A videographer for visited the Rose Art Museum at Brandeis today and compiled a video that shows a) an increased number of visitors, b) sadness/anger/frustration on the part of those visitors regarding the closing of the museum and the possible sale of its collection, and c) protest signs hung in the entryway.

Thought I’d share a link so you can watch if you’re interested. Continue reading

Bloom Is Off the Rose

27 Jan

I’m not much of an art fan — heck, I practically sprinted through the Louvre and wasn’t all that impressed by the ICA — but the news yesterday that Brandeis, my alma mater, will be closing the Rose Art Museum still came as a real bummer.

I think I can count the total number of times I’ve browsed through the museum on one hand (if I even need that many fingers), but I’d like to think that when I was a student, I still could appreciate the value it added to the campus.

I was arts editor of the Justice and I wrote or edited stories about the Rose often. Each time, the passion with which people would discuss the collection or a new exhibit was inspiring. (One exhibit involving an entire tree was particularly memorable for me.)

So to hear that the university will not only be closing the museum, but will also be selling off the entire collection — one worth around $350 million and including works by such artists as Andy Warhol, Jasper Johns and Roy Lichtenstein — seems to me like more than just the end of an era.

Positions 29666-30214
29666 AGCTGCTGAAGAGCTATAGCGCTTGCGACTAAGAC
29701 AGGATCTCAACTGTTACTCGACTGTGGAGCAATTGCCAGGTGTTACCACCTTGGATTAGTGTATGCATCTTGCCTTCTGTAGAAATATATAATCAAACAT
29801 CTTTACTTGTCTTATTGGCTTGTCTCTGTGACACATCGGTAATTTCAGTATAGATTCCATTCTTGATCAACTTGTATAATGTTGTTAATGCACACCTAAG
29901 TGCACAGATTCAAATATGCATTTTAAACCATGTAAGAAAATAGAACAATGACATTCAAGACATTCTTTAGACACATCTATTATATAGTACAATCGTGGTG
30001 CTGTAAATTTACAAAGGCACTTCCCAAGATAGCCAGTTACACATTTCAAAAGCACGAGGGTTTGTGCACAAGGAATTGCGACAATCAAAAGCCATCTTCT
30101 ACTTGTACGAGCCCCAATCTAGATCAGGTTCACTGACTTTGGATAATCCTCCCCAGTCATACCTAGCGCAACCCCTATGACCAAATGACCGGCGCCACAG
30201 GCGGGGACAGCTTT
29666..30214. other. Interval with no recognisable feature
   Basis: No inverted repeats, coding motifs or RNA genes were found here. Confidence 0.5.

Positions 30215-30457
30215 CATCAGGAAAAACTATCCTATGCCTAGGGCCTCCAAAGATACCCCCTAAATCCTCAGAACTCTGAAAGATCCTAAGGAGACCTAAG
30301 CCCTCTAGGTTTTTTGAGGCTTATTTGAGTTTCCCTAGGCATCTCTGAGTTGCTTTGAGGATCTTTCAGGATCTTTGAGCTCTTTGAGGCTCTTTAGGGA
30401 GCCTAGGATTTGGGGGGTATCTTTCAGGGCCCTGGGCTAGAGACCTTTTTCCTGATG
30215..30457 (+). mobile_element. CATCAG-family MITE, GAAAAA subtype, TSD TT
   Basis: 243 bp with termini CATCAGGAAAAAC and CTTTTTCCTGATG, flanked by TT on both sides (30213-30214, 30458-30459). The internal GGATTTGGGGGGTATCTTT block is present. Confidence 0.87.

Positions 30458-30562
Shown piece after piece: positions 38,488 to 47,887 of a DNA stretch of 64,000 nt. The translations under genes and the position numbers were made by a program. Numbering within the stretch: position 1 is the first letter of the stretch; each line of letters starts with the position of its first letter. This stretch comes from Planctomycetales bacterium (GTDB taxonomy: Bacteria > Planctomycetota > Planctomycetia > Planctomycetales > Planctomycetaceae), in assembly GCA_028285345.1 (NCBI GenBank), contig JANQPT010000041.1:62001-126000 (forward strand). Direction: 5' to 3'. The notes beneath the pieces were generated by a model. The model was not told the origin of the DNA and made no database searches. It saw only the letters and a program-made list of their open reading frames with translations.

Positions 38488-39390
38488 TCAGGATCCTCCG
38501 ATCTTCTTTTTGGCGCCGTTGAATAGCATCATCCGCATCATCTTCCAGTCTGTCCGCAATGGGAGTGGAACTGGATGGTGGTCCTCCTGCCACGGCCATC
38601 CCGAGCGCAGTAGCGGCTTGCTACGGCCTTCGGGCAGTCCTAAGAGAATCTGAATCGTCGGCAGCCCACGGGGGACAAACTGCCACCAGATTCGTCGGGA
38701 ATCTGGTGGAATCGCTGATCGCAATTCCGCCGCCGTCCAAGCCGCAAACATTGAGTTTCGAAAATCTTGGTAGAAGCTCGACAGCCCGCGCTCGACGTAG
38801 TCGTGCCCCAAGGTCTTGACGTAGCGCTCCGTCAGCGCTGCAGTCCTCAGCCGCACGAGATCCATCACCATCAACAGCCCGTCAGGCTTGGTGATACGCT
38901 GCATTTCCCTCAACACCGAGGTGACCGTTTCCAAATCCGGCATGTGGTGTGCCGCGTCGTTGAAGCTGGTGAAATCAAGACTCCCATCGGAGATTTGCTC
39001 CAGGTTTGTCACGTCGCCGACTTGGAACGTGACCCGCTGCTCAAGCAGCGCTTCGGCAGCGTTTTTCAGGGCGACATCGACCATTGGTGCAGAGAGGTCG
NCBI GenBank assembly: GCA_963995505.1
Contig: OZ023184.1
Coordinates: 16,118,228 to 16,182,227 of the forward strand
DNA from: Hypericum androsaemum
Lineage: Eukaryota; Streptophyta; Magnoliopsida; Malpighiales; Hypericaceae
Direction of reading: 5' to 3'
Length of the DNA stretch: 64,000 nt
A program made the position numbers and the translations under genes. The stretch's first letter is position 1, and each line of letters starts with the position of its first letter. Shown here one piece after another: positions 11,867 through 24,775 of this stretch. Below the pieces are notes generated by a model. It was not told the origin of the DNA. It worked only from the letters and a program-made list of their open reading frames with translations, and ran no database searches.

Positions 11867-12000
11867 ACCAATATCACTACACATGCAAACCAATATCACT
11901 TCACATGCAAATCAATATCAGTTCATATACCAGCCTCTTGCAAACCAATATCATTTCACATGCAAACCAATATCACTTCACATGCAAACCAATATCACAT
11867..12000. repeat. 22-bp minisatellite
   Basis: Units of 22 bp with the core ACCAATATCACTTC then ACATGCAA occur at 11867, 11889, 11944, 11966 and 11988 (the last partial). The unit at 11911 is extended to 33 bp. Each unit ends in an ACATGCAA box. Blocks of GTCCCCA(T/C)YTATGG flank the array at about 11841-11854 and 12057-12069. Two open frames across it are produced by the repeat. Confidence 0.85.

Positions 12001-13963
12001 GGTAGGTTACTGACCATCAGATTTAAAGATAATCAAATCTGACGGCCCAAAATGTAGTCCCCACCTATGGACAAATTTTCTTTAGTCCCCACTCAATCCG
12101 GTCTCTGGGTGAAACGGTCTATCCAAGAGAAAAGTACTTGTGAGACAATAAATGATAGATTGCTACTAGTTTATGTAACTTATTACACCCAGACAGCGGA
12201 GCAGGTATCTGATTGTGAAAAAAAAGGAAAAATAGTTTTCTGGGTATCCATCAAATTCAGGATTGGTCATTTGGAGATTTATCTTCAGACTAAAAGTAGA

The Rose is a campus institution, and a much-respected cultural landmark in the Boston area. Its shuttering creates a real void in the art scene, and also lessens the cultural significance of Brandeis itself — a school that has played host to such greats as Leonard Bernstein.

As Justice writer Daniel Orkin wrote in today’s issue, “While the Rose may not be as profitable as any of our famed butter-substitute-generating research labs, it remains an absolutely vital component [of] our history, prestige and identity as a respected institution of learning and as a celebrated center of art and culture.”

I hope that before the doors are closed for good this summer that I’ll make it back over to the campus to give the Rose one last look and pay tribute to an overlooked gem that will definitely be missed.

Update: If you want to join the cause, click here: Save the Rose Art Museum, or join the Facebook group.

He Said to Speak More Gooder

19 May

Because it happened in my ‘hood, I thought I’d call attention to David McCullough’s very amusing commencement address today at Boston College.

Apparently, he spoke about the use of language among America’s youth, and called upon the graduates to speak better, without using words like “like,” “you know,” “totally,” and “actually.”

“Just imagine if in his inaugural address John F. Kennedy had said, ‘Ask not what your country can, you know, do for you, but what you can, like, do for your country actually,” he said.

Ha ha ha … that’s pretty funny.

It Is??!?

18 Oct

Did you know the Head of the Charles was this weekend? Yeah, neither did I.

Didn’t this event used to be a big deal around these parts? (I said the same thing two years ago.) Hmmmmm …